Flossing's benefits are overblown: AP report
The AP researched 25 studies and found that the benefits of regular flossing were minimal, despite what dentists might say.
It's a familiar scene in a dentist's office: he or she asks if you've been flossing regularly.
Of course you say "yes"...whether it's the truth or not.
But according to a new report by the Associated Press, what is true is a revelation that might shock you to your gums: the case for flossing is "weak, very unreliable."
"It all came about when my son was visiting an orthodontist," says investigative reporter Jeff Donn, "and he said, 'I have a real investigative story: there's really no proof that flossing works.'"
Despite his initial skepticism, Donn discovered that the orthodontist was right. Out of 25 studies he reviewed on the subject, nearly all said that the benefits of regular flossing were minimal.
"Research as recent as last year can't demonstrate that it actually works," he says.
Flossing was first recommended by the American Dental Association in the early part of the 20th century.
"They based that recommendation in 1908 simply on what dentists said they were doing," says Donn.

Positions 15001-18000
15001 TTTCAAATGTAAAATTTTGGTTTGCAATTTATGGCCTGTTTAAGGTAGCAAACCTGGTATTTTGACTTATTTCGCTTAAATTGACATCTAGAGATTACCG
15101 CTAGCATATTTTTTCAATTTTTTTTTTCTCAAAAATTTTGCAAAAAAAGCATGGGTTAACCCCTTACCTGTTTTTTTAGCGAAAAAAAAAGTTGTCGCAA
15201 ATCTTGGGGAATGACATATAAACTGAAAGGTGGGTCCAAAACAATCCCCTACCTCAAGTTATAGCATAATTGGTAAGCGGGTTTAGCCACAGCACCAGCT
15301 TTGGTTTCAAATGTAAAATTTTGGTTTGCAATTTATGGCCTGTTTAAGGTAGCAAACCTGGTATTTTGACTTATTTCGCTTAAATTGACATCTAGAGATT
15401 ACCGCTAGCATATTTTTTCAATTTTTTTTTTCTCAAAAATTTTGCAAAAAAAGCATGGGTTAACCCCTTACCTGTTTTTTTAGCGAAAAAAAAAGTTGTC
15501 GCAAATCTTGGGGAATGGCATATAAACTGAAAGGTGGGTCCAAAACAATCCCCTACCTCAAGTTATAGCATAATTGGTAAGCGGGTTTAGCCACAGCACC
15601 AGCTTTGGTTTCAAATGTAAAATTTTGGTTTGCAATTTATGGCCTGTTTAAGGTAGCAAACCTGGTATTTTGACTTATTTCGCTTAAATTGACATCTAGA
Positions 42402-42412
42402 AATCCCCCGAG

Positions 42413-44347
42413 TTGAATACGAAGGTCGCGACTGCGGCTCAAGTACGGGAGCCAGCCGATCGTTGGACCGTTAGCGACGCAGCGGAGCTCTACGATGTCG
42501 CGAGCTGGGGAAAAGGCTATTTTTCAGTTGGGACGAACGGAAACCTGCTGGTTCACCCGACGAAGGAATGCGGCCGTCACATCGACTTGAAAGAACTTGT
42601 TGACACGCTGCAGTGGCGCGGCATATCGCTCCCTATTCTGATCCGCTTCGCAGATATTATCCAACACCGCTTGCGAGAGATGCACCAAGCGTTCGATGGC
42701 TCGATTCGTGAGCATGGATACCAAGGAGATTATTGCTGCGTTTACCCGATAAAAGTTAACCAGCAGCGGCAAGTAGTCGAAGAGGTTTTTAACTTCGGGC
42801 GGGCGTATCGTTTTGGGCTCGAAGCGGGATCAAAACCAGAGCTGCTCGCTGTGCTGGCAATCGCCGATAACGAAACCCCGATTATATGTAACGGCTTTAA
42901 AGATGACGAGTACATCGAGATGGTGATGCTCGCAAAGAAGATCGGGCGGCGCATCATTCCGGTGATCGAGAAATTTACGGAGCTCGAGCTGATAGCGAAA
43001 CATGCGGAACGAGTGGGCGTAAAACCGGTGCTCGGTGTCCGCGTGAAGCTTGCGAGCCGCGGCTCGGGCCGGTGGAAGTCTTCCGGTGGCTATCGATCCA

Many studies since that time claimed floss is effective, but they were conducted by companies that made floss.
"That doesn't mean, per se, that they're bad studies but it does raise questions of bias," he says.
One recent study suggested some evidence that flossing may help with gum inflammation, but that the benefits might not be enough for the user to notice a change.
Donn says that continuing to floss isn't necessarily detrimental – and it can really help to get at some nasty food stuck in your mouth – but dentists do say most people are flossing the wrong way.
"Slide the floss in between the teeth," he says, "and up the sides of the tooth, in effect, not like sawing a motion."